Whether the NHS will cope or buckle around the impending winter of crisis is already under debate. Can digital transformation be one of the silver bullets for the future of the NHS? Without doubt, a better use of technology will help drive the best possible outcomes and services for patients. But why is digital transformation so essential, and what are the barriers?
Changing demographics, rising costs of delivering effective healthcare – both in terms of staffing and treatment – as well as tightening budgets, all mean it is essential for the NHS to progress with innovative digital transformation to avoid ‘cutting further into muscle’.
However, as with any digital transformation project, it’s not as simple as just investing in the technology to unlock efficiency gains and new ways of operating. Investment must be made in changing the culture within the NHS to support new ways of working with technology. Indeed, leadership is key in ensuring strong governance in driving such change.
Given the size and complexity of the NHS as a public service organisation, winning over key staff plays an important role in embracing change. For example, clinical staff who have ‘always done it this way’ can find it difficult to adapt, which can prove prohibitive in the progress of many digital transformation projects.
Structures are another inhibitor. Why, given current funding arrangements, would a 111 provider invest in order to keep patients out of A&E, for example? They would be taking on more cost, but the very significant benefits would accrue elsewhere. Or why would a local authority accelerate a discharge into their care (and cost) from A&E? These structural silos inhibit innovation and stop the wider health and care economy from really making exciting changes for the benefit of all.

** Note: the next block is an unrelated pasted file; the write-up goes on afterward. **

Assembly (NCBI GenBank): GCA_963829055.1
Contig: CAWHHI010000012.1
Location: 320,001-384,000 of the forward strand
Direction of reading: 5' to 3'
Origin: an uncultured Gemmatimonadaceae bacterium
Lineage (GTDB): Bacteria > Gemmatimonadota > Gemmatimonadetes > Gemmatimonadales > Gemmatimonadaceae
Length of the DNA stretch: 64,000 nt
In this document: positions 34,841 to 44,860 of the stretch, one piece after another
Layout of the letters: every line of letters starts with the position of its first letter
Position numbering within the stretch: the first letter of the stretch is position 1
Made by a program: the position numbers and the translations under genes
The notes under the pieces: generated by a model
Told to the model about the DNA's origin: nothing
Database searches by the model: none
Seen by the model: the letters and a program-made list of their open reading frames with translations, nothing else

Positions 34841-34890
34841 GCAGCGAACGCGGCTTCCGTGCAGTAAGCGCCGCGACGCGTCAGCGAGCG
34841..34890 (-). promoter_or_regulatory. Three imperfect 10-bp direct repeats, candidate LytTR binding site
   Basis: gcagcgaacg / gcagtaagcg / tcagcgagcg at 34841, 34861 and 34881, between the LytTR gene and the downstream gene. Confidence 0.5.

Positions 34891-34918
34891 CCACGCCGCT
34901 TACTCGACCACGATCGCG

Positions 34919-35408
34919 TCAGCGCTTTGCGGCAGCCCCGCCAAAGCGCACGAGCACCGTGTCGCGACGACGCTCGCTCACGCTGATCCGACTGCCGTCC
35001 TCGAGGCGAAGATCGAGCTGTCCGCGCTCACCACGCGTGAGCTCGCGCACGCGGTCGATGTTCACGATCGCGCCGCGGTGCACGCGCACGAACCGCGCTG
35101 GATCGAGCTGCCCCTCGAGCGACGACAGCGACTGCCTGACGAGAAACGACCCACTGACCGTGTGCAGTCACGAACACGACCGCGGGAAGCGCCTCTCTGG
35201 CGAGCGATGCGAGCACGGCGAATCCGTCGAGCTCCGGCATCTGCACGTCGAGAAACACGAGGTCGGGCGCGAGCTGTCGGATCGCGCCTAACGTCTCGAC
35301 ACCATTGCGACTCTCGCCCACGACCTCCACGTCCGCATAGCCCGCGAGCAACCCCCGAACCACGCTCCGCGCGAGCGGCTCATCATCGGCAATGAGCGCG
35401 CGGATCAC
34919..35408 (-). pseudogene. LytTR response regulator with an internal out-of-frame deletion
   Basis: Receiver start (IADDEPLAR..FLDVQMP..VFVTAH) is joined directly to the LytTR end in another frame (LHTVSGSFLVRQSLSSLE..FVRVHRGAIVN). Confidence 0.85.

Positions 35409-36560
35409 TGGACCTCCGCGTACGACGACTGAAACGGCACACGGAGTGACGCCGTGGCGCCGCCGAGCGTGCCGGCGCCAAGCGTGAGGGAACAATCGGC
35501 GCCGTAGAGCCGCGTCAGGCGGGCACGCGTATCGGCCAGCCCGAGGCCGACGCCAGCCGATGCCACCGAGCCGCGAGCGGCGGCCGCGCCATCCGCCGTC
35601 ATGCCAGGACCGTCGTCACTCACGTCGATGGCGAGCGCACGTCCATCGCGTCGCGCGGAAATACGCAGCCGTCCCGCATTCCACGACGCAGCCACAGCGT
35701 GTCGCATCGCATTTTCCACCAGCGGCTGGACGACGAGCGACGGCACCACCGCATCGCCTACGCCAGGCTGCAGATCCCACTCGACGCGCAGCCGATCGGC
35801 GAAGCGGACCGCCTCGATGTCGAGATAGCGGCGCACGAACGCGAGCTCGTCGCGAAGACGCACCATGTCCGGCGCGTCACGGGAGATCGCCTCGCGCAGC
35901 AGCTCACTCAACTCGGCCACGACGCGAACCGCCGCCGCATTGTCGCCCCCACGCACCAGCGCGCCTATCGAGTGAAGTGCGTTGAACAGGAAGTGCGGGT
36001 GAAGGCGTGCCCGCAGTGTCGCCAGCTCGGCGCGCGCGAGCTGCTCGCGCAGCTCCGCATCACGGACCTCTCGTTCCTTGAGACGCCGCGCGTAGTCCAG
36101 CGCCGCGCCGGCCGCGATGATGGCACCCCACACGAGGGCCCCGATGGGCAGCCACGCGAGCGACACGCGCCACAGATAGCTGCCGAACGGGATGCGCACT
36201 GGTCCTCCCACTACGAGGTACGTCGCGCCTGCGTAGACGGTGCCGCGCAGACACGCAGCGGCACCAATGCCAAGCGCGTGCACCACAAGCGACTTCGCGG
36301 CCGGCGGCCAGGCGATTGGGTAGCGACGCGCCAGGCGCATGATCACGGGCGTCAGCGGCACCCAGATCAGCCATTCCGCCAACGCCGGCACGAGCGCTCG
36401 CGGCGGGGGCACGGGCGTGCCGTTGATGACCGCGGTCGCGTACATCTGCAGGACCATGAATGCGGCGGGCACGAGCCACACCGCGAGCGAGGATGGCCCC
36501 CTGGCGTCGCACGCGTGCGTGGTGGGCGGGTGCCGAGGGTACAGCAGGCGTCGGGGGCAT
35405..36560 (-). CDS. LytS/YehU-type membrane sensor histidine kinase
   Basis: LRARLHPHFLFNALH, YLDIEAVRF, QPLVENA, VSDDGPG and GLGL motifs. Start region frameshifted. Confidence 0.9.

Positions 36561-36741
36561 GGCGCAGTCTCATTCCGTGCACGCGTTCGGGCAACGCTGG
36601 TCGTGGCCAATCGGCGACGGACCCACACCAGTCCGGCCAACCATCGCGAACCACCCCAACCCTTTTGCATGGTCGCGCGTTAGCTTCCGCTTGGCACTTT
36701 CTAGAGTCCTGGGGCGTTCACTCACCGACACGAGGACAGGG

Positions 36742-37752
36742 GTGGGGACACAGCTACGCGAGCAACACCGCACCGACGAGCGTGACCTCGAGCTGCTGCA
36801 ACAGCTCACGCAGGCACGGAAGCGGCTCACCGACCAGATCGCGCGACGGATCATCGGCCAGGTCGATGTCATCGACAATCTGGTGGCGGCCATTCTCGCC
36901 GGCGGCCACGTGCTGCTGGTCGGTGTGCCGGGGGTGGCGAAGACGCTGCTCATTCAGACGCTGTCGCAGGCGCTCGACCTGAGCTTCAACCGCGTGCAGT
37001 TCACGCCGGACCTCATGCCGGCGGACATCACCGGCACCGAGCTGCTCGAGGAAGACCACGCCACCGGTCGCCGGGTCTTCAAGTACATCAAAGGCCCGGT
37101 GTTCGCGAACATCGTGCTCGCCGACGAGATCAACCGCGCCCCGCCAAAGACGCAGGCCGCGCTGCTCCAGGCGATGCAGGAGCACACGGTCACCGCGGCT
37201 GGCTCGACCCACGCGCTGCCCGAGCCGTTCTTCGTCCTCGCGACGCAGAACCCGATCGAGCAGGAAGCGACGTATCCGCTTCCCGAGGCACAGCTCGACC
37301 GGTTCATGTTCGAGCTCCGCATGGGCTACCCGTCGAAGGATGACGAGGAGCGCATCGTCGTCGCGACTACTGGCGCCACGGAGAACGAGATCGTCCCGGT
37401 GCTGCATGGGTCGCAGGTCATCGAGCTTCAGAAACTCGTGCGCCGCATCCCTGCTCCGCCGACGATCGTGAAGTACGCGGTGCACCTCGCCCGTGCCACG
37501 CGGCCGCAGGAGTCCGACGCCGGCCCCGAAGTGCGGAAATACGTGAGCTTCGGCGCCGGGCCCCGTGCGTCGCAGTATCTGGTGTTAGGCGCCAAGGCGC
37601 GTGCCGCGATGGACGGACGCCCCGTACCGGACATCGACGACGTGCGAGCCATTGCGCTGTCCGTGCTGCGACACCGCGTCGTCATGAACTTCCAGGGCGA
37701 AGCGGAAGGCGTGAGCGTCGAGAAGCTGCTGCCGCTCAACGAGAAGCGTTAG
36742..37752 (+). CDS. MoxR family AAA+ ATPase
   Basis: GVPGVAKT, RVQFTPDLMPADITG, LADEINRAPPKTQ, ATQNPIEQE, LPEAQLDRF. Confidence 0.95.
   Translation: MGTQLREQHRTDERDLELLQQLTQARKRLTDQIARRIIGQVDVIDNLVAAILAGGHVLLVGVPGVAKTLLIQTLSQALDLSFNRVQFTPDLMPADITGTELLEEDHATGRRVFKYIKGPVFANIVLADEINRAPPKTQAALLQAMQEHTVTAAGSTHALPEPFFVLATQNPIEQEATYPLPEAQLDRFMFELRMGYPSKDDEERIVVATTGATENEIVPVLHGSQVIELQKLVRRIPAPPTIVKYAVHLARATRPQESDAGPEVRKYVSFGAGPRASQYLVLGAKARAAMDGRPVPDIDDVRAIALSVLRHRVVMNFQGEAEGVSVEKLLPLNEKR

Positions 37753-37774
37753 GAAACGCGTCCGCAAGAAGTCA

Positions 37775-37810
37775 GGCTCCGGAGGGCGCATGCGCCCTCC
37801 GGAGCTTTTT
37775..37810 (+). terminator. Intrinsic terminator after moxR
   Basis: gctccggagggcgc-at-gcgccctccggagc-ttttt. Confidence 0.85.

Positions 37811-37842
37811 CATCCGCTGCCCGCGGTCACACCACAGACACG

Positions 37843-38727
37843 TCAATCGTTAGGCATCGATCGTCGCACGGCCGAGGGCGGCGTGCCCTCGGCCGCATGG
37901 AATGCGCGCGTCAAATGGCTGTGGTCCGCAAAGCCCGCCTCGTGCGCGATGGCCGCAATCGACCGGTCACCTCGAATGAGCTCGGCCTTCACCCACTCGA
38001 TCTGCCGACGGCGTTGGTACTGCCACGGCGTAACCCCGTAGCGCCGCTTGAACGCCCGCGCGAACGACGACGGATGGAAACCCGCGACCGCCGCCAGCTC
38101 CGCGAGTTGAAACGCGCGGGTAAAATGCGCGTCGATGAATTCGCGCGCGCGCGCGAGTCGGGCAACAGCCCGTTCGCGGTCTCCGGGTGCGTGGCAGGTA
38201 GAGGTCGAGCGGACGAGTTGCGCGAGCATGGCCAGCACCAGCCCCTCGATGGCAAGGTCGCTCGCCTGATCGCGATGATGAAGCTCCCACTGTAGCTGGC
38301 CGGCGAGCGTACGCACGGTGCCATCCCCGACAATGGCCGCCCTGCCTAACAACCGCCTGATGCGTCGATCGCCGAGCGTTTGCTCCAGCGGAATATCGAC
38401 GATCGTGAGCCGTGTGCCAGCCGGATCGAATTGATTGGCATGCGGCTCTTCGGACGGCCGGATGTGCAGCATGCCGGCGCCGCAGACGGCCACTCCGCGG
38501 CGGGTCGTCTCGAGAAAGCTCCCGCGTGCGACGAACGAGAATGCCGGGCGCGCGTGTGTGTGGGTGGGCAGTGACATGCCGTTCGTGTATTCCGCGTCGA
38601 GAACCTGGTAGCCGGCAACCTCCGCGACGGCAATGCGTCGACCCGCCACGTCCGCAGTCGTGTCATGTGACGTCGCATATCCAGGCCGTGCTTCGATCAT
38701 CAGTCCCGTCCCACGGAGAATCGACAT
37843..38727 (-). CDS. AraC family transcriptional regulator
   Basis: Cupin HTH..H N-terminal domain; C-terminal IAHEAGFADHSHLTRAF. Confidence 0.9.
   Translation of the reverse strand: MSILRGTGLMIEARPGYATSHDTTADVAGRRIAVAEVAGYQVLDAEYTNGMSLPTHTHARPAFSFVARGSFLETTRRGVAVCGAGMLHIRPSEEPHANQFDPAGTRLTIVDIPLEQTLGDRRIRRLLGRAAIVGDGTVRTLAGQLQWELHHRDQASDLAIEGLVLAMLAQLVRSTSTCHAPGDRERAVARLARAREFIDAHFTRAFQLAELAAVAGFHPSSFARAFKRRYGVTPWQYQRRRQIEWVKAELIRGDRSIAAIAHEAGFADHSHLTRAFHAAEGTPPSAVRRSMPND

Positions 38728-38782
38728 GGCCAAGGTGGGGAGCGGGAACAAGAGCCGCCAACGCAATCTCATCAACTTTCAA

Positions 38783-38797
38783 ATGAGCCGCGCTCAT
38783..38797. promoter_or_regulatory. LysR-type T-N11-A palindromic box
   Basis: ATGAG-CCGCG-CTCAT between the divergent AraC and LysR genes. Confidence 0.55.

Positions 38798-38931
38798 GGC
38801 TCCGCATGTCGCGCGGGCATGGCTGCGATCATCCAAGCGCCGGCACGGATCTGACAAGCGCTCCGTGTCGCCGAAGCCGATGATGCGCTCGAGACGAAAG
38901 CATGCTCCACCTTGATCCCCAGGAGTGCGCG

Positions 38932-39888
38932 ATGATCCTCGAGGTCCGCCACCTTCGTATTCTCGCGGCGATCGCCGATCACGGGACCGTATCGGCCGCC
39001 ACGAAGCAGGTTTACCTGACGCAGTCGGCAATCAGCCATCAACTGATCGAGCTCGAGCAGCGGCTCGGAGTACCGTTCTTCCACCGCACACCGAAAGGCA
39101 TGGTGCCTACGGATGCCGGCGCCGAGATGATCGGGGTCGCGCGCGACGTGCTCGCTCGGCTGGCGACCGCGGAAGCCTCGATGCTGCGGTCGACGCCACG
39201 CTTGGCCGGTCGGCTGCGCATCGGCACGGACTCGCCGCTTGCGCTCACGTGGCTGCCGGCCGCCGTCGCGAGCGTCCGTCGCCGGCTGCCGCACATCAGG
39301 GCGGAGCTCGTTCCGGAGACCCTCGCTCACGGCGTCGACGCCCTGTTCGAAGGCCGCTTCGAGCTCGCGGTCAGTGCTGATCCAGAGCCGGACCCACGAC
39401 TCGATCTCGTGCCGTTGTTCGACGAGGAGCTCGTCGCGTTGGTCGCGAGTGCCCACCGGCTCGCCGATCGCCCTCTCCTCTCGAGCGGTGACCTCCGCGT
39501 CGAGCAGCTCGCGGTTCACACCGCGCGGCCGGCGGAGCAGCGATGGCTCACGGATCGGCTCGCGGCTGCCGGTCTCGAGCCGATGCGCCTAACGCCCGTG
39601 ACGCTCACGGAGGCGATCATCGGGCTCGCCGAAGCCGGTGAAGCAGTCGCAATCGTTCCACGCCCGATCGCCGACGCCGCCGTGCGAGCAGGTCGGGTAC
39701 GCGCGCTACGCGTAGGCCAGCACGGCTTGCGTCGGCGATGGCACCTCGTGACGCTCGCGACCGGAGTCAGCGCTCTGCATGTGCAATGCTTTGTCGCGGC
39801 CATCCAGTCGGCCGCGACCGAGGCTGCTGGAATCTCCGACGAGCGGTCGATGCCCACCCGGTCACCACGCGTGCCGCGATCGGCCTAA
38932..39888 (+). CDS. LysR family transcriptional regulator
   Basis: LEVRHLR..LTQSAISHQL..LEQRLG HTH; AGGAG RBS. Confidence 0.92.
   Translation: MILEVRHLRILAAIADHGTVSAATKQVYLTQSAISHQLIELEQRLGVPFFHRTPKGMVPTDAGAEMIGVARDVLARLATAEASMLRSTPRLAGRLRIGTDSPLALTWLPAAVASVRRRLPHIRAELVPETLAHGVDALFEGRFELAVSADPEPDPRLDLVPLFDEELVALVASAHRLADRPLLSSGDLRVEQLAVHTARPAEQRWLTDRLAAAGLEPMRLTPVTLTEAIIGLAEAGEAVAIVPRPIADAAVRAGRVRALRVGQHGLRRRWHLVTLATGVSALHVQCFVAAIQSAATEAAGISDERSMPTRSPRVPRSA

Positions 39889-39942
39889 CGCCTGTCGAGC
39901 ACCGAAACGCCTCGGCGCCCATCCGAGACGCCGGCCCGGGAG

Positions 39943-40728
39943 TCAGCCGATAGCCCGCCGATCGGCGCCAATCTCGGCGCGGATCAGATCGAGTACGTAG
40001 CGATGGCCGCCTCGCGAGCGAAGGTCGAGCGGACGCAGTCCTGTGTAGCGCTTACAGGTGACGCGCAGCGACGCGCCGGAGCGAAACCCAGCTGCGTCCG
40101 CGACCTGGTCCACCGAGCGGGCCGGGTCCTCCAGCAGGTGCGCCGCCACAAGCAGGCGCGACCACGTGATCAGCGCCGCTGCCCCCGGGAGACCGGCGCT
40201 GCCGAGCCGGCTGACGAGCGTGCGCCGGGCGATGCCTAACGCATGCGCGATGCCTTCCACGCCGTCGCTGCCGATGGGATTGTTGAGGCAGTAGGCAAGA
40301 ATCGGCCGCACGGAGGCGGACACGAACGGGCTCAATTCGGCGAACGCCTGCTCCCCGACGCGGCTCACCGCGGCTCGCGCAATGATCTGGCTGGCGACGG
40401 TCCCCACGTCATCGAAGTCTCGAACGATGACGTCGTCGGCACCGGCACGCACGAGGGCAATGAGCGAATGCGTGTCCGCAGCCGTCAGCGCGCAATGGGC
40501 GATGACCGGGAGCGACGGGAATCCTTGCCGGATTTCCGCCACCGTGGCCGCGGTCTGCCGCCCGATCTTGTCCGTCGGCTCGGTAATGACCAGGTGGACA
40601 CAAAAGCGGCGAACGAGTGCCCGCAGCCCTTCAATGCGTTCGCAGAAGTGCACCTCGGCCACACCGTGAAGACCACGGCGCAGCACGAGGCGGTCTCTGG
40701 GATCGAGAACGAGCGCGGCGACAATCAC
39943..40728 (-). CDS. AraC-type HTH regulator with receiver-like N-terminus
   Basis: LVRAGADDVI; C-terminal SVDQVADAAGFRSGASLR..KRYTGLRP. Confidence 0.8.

That said, there has been some acceleration in the implementation of digital transformation across the NHS. There are some great local examples of organisations coming together to link their systems, and we are seeing Clinical Commissioning Groups (CCGs) now commissioning projects for the wider benefit of citizens in a region – in other words, not procuring in organisational silos.
The results? Putting past national programmes aside, some of the results are very positive. For example, East Midlands Ambulance Service (EMAS) has established a clinical hub within its Emergency Operations Centres with clinical staff trained using Advanced’s clinical decision support (CDS) software, Odyssey. This team includes nurses, paramedics and a mental health practitioner, all of whom perform Hear and Treat – a model of care which resolves 999 calls over the phone by providing advice to callers.
This Hear and Treat service, supported by a huge database of previous cases, means EMAS has the highest percentage of calls resolved by telephone – 18% against a national average of 10%. Even more remarkably, it has the lowest percentage of re-contacts within 24 hours – at just 1% against a national average of 8%. If this could be replicated across England, the NHS could save a further 474,000 unnecessary ambulance journeys – reducing ambulance costs, creating capacity in A&Es and, given most of us would rather not go to hospital, improving patient outcomes.
Another technology trial designed to reduce the strain is taking place in the West Midlands. They are using an app delivered by Sensely, based on Odyssey, which either gives self-care advice or suggests an appropriate next step to patients. It can arrange a call back from 111 or help make a GP appointment. Statistics show that, in over 40% of cases, the app gives appropriate self-care advice, potentially avoiding unnecessary GP visits or trips to A&E.
These projects are allowing for much better integrated care, bookings of GP appointments and, in some cases, the ability to prescribe – all taking pressure off stretched GP and A&E services, and potentially being much more convenient and safe for patients. But it’s clearly vital such pilots are rolled out at scale in other areas of the country with the same problems.
Although we can’t yet know whether these advancements in digital transformation in the NHS are enough to curb potential risks this winter, they are certainly part of the answer. Supported by technology, we need to make radical changes to maintain the ethos and standards of the NHS. It’s far too simplistic to see digital technology as the lone silver bullet for the future of the NHS but it can certainly can help transform the organisation and deliver better outcomes and services for patients.